What can actigraphy add to the concept of labschool design in clinical trials?
ABSTRACT Pharmacological intervention with methylphenidate (MPH) is very common and helpful in the treatment of attention-deficit/ hyperactivity disorder (ADHD). It ameliorates inattention, impulsivity and hyperactivity and improves psychosocial functioning. The core symptoms of ADHD are problematic mainly in demanding structured situations such as in the classroom. It was argued that MPH does not only lead to a decrease of hyperactivity in these situations but may also result in a general dampening of motor activity during non-structured leisure time. Unfortunately, only few clinical trials have investigated this practically important issue and thus it is still a matter of debate. It follows that many parents hesitate to accept psychotropic drugs for their children. To elucidate this problem in the current study, not only overall behavioral ratings (half-day blocks) but also day-long actigraphy was applied during an analogue classroom setting, where structured and non-structured situations alternated over time. Fourty-nine children with ADHD were assessed for treatment effects of once-daily extended-release and twice daily immediate-release methylphenidate (MPH) as well as placebo. Both MPH regimes yielded improved behavioral ratings during morning and afternoon, while actigraphy showed reduced motor activity in structured situations, but not during leisure time. Furthermore, the movement information obtained with actigraphy during structured situations could be differentiated from the one gained with overall behavioral ratings. Thus, while behavioral ratings provide a valid estimate of the overall symptomatology, additional information gathered with actigraphy may help to differentiate the impact of medication on hyperactive movement in different situations during the day. This may reflect a more valid picture of a child's real life and improve the quality of clinical trials. Thus, both methods may be regarded as complementary for the assessment of drug effects in children with ADHD and should be a standard of further laboratory school protocols in clinical trials.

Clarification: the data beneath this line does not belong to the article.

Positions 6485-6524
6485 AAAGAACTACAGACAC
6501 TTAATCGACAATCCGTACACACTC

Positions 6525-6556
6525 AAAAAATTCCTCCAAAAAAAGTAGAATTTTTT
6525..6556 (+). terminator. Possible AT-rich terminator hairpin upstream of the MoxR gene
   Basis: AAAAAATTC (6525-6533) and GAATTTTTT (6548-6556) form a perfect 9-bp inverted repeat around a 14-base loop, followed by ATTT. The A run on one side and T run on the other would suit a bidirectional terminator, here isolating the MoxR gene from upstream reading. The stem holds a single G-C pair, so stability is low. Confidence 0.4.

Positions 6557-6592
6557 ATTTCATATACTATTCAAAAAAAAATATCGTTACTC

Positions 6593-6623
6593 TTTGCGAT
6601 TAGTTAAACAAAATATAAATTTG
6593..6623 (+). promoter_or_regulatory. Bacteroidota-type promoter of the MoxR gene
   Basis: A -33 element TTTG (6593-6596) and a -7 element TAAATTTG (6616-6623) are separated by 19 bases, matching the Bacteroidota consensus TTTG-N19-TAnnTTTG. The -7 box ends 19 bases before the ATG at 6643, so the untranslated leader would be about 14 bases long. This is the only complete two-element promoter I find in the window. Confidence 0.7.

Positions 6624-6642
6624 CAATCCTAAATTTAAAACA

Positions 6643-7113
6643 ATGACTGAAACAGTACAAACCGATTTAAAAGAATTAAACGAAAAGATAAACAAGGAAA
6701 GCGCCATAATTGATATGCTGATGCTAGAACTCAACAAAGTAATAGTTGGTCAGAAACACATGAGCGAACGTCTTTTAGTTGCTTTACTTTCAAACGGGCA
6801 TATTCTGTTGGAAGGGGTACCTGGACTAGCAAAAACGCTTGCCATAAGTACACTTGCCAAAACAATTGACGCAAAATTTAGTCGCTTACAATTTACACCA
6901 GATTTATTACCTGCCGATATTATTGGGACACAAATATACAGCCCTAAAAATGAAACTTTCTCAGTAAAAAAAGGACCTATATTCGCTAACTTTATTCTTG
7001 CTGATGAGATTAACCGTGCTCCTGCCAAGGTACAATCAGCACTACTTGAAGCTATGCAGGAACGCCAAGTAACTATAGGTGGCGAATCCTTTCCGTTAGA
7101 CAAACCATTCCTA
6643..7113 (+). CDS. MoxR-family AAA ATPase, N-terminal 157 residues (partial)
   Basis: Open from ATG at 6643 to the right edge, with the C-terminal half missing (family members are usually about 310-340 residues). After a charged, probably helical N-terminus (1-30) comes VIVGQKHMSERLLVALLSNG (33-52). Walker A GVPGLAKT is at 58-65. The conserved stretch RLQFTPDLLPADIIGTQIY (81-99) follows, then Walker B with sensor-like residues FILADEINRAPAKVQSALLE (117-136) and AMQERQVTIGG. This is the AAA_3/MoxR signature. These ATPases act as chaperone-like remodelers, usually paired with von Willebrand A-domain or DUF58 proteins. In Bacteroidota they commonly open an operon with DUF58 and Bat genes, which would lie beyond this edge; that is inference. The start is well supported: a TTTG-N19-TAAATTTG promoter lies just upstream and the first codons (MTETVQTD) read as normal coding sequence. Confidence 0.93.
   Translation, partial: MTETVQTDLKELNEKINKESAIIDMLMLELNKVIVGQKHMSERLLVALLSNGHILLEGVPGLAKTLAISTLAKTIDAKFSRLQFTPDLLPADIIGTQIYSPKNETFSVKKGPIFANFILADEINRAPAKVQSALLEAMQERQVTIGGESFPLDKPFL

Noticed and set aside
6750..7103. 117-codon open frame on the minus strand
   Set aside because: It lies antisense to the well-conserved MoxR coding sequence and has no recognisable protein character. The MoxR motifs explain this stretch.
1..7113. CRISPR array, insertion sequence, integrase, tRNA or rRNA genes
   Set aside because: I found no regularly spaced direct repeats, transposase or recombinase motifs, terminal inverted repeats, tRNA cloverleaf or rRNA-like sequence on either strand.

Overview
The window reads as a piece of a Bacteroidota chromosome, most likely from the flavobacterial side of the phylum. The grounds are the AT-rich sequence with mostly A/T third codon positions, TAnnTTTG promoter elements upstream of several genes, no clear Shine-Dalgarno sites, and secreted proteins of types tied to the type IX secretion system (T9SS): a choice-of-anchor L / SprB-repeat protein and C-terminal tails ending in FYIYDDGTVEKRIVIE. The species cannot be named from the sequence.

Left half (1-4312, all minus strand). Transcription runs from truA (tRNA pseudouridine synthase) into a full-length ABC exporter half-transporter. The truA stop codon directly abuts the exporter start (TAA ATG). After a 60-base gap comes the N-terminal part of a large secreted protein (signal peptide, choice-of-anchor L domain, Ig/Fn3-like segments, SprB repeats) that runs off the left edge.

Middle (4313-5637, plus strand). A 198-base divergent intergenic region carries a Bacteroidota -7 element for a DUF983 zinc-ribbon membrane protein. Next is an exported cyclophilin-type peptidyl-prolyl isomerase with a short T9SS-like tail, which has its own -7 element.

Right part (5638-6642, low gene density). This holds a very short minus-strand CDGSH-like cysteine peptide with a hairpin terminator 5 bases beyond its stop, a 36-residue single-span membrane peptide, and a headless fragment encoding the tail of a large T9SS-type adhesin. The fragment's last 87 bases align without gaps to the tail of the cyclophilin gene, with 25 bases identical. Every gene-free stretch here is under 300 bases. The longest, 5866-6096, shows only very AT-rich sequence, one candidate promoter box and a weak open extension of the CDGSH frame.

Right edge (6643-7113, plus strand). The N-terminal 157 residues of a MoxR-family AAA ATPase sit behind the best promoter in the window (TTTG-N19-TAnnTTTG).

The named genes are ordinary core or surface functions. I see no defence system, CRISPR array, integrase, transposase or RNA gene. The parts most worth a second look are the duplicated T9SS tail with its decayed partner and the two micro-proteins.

- SourceAvailable from: Stefano Vicari[Show abstract] [Hide abstract]
ABSTRACT: Attention-deficit/hyperactivity disorder (ADHD) is the most common neurobehavioral disorder of childhood. There is an increasing need to find objective measures and markers of the disorder in order to assess the efficacy of the therapy and to improve follow-up strategies. Actigraphy is an objective method for recording motor activity and sleep parameters using small, computerized, watch-like devices worn on the body, and it has been used in many clinical trials to assess methylphenidate efficacy and adverse effects in ADHD. Our article aim is to systematically review and perform a meta-analysis of the current evidence on the role of actigraphy in both the detection of changes in activity and in sleep patterns in randomized clinical trials that compared methylphenidate against placebo in the treatment of ADHD. A comprehensive literature search of PubMed/MEDLINE, Scopus, Embase, Cochrane Library, CINHAL and PsycINFO databases was carried out to find randomized clinical trials comparing methylphenidate versus placebo in children with ADHD, using actigraphic measures as an outcome. No start date limit was used and the search was updated until June 2013. The primary outcome measures were 'total sleep time' and daytime 'activity mean'. As secondary outcomes, we analyzed 'sleep onset latency', 'sleep efficiency' and 'wake after sleep onset'. Eight articles comprising 393 patients were included in the analysis. Children with ADHD using MPH compared to placebo have a significant difference of a large effect with a diminishing value in the activity mean. For the total sleep time, we found a significant and large effect in the decrease in sleep in MPH group. This study shows that MPH may effectively reduce mean activity in ADHD children, but it may negatively affect total sleep time.ADHD Attention Deficit and Hyperactivity Disorders 11/2013;